Here’s a picture of two rugby balls. The ball on the left is an antique from the 1930s. I bought the ball on the right a few years ago.
Spot the difference? The red arrow is a clue: the older rugby ball has laces.
There are also a few other differences that are key to understanding that rugby balls used to have laces but not anymore.
Do Rugby Balls Have Laces?
Historically, leather rugby balls had laces to tie up the hole in which a bladder was inserted. Rugby balls switched to plastic in the early eighties. Modern synthetic rugby balls do not have laces.
There was an overlapping period when some competitions would use a leather ball in fine weather. If the match day was forecasted for rain, a plastic ball would be used instead.
The reason is that leather balls absorb water, and become very heavy with persistent rain. A sodden ball is difficult to kick with any length or accuracy. Passing and catching a wet leather ball is prone to fumbling.
The weight of a plastic ball is unaffected by rain. Of course, a wet slick plastic ball has its own challenges. Ironically, the laces on a leather ball helped with grip!
When Did Rugby Balls Stop Having Laces?
It’s difficult to pinpoint when was the last international match was played with a rugby ball with laces. I spent a bit of time peering at old match footage from the seventies and eighties. But grainy footage of a mud-covered ball wasn’t helpful.
I did find a photograph from a 1971 test match between England and Scotland. A player was seated and holding one of the match balls. You have to squint a bit, but trust me – this 1971 rugby ball has laces.
Skip forward to 1987 and the first Rugby World Cup. The official match ball was made by Mitre, and it was a plastic ball without laces. Here’s an old photo of one of the official balls:
I can’t be definitive to a specific year but I can answer the question more generally:
Rugby balls generally stopped having laces in the early 1980s. The first Rugby World Cup in 1987 was played with a ball without laces.
Is It Possible To Get A Rugby Ball With Laces?
Old leather rugby balls with laces are quite popular on sporting memorabilia sites. You’ll see listings on eBay. If you go with a memorabilia site or antique shop, you may also get your purchase accompanied by a display stand.
You can also get “vintage style” leather rugby balls that are made for display purposes. In other words, these aren’t manufactured to be played with! But they could make a nice gift for an older relative who played schools rugby back in the day.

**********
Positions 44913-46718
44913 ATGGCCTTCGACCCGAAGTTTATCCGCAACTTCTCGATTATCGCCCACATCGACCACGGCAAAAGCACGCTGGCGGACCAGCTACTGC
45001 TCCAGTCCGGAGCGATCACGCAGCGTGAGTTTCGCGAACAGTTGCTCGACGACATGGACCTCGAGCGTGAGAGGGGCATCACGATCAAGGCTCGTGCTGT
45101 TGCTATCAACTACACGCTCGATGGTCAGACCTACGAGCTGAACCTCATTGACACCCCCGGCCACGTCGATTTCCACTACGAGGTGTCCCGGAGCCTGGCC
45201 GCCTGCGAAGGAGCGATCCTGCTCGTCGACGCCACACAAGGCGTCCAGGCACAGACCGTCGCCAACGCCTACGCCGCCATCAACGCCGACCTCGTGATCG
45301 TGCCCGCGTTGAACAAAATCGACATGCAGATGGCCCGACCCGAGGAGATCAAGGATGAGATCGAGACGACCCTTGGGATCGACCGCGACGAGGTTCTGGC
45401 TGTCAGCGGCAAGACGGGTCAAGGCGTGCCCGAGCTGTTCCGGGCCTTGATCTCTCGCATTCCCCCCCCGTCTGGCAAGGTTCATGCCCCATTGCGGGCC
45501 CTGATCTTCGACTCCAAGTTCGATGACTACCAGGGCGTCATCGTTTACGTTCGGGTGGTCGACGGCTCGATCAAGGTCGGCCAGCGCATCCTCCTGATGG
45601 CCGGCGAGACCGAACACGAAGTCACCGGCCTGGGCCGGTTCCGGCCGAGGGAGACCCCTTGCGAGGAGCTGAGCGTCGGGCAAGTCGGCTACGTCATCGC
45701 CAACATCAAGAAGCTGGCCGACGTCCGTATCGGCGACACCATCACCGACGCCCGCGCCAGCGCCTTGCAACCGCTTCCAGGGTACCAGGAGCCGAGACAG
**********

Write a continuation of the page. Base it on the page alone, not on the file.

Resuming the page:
Here’s a nice example on Amazon.
Why Do People Assume That Rugby Balls Have Laces?
I used to be surprised when people new to rugby assumed that the ball would have laces. And then I realized that the assumption was probably due to familiarity with American Football.
The ball in American Football still has laces, although this is no longer needed to contain a bladder. The laces in American Football allow the quarterback to put a lot of spiral on the ball for a long and accurate pass.
How To Get Replacement Laces
Have you found an old leather rugby ball in the attic that is missing its laces? I’ve scoured through online stores of the major ball manufacturers. But I can’t find a sales page for individual laces.
However, I do have an option for you that is a little more expensive. Gilbert sells a replacement bladder that comes with a lace!
How To Replace A Lace
Replacing laces is a little tricky. So, I’d only advise replacing laces if the original lace has completely perished.
And before you take action, I suggest that you check if that battered old leather ball is actually worth something! Check on eBay for vintage leather rugby balls with the same brand name.
Unlacing and lacing up a rugby ball is probably best explained with a video walkthrough. There’s a guy on youtube with several videos where he unlaces and laces up different kinds of NFL footballs. I’ve never had to lace up a rugby ball. But if I was about to do so, I’d watch all his videos for inspiration.